2009: 133. Kissing The Gunner’s Daughter

“The thirteenth of May is the unluckiest day of the year.”

Kissing the Gunner’s Daughter, Ruth Rendell

        A bloody Wexford, this one opens up with a police officer being shot as he attempts to stop a bank robbery, and then turns, six months later to a family being slaughtered in their home by masked intruders (shades of both In Cold Blood, and Rendell’s own A Judgment in Stone).  Davina Flory is a famous writer and formidable figure (shades of Claudia, in Moon Tiger), living on a huge estate in the middle of a forest that she herself has dedicated her life to cultivating.  One night, intruders break in and murder her, her husband and her daughter, and shoot her granddaughter, leaving her for dead.  The granddaughter survives, and becomes Wexford’s link to solving the case (and his emotional substitute for the daughter he is feuding with).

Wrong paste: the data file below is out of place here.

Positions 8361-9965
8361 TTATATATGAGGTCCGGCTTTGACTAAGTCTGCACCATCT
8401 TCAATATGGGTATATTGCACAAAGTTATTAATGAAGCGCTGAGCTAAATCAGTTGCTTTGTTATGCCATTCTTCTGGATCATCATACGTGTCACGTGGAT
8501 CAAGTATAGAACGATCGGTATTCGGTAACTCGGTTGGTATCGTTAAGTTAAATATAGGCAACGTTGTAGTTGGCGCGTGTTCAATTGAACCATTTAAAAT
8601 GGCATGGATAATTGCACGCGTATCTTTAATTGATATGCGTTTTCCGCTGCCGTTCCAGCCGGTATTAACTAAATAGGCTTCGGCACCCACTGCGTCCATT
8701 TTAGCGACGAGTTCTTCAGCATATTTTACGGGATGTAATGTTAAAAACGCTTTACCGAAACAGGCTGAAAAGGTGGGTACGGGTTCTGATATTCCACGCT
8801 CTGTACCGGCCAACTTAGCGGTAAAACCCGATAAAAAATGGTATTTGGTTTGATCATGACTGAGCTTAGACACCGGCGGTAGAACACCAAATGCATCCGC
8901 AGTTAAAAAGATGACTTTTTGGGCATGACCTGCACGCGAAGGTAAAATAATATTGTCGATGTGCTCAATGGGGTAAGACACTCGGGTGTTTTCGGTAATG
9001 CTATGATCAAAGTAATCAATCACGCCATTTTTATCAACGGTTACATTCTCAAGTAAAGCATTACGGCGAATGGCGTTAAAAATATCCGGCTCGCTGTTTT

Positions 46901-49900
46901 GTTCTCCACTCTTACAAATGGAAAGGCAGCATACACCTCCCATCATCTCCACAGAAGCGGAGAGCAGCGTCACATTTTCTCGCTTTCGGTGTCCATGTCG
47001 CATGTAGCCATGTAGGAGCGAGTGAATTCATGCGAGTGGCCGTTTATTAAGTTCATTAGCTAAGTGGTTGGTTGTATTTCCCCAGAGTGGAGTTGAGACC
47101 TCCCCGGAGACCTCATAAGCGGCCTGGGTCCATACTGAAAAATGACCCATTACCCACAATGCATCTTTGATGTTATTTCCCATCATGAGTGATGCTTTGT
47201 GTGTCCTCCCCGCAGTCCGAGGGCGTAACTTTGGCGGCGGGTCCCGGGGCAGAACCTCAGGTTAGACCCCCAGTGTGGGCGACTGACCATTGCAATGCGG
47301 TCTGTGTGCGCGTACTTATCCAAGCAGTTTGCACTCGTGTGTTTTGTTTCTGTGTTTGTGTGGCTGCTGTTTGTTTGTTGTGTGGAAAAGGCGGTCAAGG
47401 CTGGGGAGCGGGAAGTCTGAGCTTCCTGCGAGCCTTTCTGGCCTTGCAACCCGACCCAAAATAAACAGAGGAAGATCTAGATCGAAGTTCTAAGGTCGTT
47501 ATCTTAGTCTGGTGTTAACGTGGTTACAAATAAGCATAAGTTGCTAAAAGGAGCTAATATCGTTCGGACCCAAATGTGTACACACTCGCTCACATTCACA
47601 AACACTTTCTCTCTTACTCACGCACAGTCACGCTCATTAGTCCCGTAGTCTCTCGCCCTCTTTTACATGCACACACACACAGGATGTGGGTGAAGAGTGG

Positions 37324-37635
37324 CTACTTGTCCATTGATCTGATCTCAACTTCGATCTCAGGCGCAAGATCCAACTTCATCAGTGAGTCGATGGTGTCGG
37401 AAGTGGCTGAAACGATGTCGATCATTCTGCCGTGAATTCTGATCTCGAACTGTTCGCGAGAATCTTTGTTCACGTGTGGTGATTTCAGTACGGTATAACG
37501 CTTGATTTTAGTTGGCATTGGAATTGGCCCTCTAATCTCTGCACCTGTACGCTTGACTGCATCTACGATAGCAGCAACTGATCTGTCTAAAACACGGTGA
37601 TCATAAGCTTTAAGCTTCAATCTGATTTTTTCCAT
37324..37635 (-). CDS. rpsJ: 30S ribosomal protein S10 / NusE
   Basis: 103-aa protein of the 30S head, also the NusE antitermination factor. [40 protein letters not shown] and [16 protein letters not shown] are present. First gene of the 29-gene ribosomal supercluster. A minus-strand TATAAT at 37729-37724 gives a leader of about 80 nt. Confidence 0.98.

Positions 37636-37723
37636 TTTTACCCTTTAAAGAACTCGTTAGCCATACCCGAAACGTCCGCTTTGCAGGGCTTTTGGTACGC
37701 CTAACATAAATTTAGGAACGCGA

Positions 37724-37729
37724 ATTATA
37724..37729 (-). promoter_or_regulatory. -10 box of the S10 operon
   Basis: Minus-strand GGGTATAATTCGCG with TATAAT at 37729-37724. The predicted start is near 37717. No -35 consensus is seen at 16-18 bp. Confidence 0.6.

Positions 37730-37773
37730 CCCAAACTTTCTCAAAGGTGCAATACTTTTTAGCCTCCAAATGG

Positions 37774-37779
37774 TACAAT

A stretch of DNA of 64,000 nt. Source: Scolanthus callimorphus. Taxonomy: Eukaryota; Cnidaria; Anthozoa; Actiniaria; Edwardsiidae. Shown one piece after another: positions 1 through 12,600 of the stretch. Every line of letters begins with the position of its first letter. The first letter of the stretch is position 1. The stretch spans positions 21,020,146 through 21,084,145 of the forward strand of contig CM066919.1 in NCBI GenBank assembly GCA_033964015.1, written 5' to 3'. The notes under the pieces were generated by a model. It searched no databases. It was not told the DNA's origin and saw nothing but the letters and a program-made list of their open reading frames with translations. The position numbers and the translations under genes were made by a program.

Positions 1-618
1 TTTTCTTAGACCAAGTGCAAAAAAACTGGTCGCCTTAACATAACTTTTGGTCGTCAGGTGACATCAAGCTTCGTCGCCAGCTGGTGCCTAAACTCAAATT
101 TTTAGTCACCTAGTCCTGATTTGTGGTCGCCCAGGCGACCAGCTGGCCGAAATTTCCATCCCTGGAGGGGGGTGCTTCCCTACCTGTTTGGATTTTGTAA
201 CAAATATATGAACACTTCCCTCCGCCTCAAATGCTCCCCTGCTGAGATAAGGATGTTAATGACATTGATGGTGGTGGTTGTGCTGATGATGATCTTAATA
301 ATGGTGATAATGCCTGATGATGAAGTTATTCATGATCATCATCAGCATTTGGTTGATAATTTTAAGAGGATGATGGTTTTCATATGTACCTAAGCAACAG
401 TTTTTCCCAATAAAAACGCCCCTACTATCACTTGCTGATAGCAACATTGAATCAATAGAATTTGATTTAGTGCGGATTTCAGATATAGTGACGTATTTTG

It’s funny, because for once, I actually identified the murderer very early on (something I am notoriously terrible at), but nonetheless I very much enjoyed this book - the atmosphere of the big house, and the dark woods, and the strange and eccentric family really worked nicely, especially contrasted with Wexford’s own family troubles.  


Date/Place Completed: November 2009; D.C.

Categories: Fiction; Ruth Rendell Project

© Carrie Dunsmore 2017